J. Michael Jaffe, Young-Eum Lee, Li-Ning Huang, and Hayg Oshagan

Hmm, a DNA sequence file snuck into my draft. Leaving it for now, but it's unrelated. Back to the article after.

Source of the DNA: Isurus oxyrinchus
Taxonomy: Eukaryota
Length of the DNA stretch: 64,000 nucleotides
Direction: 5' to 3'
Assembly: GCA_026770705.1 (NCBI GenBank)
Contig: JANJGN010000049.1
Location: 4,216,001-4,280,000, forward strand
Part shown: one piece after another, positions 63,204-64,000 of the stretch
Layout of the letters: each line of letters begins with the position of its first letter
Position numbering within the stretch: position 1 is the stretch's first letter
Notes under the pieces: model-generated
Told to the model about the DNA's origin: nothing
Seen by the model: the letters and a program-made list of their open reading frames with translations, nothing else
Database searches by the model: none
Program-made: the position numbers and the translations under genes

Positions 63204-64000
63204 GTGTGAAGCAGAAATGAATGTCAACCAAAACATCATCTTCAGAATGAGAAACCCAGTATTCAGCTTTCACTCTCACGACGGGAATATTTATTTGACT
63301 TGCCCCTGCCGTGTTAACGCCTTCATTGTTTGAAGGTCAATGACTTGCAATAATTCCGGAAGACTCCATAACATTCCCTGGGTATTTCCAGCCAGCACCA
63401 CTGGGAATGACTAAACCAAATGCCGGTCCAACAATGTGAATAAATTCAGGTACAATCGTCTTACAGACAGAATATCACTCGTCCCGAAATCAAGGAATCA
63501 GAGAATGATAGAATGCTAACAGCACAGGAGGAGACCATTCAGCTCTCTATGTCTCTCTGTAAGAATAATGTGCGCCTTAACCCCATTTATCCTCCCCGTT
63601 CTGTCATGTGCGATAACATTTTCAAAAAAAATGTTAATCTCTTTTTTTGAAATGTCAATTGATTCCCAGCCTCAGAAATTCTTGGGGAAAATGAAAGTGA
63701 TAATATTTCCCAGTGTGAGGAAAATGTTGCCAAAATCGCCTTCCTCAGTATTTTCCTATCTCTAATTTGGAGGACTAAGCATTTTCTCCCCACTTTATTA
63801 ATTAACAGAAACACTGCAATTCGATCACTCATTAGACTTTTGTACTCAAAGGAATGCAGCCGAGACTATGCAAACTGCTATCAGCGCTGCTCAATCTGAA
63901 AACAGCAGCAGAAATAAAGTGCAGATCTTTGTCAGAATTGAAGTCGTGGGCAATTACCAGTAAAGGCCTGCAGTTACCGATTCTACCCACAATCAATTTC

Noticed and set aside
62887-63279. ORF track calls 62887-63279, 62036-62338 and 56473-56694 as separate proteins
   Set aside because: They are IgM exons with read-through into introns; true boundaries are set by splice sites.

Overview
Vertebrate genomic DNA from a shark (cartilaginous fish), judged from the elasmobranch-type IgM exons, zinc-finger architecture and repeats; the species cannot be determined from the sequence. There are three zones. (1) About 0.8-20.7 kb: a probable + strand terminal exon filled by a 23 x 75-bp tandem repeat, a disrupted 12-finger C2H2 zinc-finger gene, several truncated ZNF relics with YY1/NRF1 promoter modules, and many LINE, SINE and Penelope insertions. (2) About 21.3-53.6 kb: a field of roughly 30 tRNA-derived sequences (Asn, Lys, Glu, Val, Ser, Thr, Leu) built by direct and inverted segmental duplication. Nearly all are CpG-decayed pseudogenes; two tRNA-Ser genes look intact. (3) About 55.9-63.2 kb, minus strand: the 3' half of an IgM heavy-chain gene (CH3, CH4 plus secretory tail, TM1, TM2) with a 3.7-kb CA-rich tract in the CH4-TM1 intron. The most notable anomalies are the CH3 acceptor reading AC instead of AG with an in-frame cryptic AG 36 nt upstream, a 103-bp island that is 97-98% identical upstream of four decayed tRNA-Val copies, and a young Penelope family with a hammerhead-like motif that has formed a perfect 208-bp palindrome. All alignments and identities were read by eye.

An quasi-experimental study examines how pseudonymous identification in a computer-mediated communication (CMC) context might (a) reflect a motivation for gender-based status parity and (b) mitigate supposed gender-based communication differences associated with social interdependence. 114 undergraduate students were assigned to participate in one of two separate computer-based, bulletin-board style discussion groups or "forums." In one forum, participants were identified by their real names while participants in the other were identified by self-chosen pseudonyms. Consistent with expectations, analyses of conference transcripts and pseudonym choices indicated that i) women tended to mask their gender with their pseudonym choice while males did not, and ii) women in both forums generally tended to exhibit certain dimensions of social interdependence more frequently than men. These dimensions included references to others, references to self, and supporting statements. Contrary to expectations, pseudonymous identification was not associated with a statistically significant mitigation of gender differences in three of the four indicators of social interdependence. With respect to incidences of self-references, to a statistically significant degree, gender differences in the pseudonymous forum were less manifested than in the real name forum.
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